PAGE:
Skip to comments.Enforcing border laws will save lives
Posted on 05/29/2002 3:56:04 PM PDT by flamefront
On March 29, Los Angeles County sheriff's Deputy David March was shot repeatedly during a routine traffic stop in the quiet suburb of Irwindale. Shortly thereafter, he was pronounced dead at Huntington Memorial Hospital in Pasadena.
The victim was a highly respected seven-year veteran of the Los Angeles County Sheriff's Department who lived in Santa Clarita with his wife and stepdaughter.
This was a senseless, cowardly act. The suspected killer, 25-year-old Armando Garcia, fired without warning and for no apparent reason.
Garcia has a criminal history involving narcotics and weapons violations (as well as being a suspect in two attempted murders). He is also an illegal alien who the Immigration and Naturalization Service had sent back to his native country on three separate occasions. Each time he returned to the United States to continue his life of crime.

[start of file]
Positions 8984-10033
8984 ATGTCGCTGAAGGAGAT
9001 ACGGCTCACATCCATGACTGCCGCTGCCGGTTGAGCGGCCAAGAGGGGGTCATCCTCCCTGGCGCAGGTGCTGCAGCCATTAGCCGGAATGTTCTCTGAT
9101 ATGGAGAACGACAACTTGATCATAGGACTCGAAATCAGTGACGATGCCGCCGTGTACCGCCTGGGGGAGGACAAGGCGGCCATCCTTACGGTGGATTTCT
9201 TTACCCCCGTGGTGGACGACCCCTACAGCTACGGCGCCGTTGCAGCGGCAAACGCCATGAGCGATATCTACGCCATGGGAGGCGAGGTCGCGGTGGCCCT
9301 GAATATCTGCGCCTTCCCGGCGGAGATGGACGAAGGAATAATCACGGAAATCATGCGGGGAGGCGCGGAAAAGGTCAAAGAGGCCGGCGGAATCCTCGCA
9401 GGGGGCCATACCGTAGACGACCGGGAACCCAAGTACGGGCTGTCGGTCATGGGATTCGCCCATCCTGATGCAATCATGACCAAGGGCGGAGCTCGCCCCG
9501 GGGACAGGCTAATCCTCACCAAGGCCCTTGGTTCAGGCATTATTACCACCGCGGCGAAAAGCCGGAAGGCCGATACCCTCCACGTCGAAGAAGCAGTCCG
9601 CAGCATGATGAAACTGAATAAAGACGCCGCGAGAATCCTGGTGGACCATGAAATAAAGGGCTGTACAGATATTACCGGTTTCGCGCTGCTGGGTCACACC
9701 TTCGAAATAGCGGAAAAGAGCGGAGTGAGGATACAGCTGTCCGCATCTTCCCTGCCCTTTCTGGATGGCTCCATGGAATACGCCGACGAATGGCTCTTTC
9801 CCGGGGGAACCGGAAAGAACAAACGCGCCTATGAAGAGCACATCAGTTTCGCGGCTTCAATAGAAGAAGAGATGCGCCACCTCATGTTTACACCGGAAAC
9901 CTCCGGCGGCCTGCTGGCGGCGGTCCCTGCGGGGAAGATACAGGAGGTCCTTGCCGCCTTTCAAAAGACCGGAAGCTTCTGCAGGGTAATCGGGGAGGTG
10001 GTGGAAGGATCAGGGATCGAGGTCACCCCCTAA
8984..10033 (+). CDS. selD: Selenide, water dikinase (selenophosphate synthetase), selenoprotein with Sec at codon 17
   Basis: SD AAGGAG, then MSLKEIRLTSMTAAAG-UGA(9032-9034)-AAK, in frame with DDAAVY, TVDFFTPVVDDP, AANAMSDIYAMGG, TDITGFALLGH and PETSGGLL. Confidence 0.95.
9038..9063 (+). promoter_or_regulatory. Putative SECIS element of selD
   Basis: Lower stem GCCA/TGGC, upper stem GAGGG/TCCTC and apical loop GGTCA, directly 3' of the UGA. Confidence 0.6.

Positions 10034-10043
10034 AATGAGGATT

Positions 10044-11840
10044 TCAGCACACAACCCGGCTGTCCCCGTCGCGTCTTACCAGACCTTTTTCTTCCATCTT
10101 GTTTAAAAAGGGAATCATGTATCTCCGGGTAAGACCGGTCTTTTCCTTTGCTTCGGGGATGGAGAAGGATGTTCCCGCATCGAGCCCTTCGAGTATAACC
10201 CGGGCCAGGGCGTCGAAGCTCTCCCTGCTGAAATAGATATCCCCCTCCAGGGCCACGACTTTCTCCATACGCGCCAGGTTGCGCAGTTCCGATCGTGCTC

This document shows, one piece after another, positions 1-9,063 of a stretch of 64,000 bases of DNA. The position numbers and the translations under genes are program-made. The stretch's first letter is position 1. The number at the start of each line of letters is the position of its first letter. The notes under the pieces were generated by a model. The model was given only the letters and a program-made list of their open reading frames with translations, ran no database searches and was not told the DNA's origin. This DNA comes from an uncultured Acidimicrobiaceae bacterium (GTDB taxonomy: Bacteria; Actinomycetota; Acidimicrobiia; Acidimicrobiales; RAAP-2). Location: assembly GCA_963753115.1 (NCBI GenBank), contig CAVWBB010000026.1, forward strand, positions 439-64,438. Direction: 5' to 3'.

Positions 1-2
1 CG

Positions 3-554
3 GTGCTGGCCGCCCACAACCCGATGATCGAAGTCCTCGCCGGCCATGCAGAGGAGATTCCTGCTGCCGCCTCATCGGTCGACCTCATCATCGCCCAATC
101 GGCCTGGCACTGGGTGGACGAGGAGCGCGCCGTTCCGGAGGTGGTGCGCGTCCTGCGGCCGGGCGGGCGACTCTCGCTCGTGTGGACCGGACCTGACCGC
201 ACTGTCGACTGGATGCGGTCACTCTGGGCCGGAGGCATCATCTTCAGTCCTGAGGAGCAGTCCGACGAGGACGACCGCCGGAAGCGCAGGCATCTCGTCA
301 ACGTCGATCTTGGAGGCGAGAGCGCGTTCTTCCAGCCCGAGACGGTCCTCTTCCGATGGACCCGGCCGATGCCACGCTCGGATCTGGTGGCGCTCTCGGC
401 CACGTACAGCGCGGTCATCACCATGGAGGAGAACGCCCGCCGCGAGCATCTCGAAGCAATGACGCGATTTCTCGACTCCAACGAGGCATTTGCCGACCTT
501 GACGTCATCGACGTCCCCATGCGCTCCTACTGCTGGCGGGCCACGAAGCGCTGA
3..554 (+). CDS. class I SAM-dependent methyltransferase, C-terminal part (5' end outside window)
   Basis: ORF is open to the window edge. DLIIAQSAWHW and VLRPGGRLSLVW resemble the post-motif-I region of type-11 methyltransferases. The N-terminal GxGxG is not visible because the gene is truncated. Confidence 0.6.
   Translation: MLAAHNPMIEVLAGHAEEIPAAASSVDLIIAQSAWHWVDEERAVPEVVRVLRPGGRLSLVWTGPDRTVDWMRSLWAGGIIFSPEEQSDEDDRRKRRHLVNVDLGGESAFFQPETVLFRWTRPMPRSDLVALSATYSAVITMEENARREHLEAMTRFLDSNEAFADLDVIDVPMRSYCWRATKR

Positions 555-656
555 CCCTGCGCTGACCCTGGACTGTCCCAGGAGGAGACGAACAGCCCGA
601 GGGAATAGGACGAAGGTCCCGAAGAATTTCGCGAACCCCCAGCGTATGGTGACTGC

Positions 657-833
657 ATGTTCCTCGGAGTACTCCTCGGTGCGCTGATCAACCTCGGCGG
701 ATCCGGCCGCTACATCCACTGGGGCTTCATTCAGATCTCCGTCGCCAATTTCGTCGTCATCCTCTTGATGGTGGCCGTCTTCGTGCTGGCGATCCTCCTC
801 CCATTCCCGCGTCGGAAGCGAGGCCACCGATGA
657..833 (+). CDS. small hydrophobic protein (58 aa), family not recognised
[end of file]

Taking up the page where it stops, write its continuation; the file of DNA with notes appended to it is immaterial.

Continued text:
Tragically, this cold-blooded killing could have been avoided had the federal government been serious about enforcing our nation's immigration laws. Despite his criminal background and deportations, every time Garcia was arrested, our federal government -- through the U.S. Attorney's Office in Los Angeles -- failed to prosecute him for illegal re-entry.
The law is very clear on this issue: A criminal alien who re-enters the United States after deportation can face up to 20 years in jail.
If the U.S. attorney does not prosecute violent felons who are deported and subsequently re-enter, it makes a mockery of our immigration laws. Criminal aliens who prey on our citizens fear deportation only if deportation carries a price. And that price is prosecution and long imprisonment if they sneak back across the border.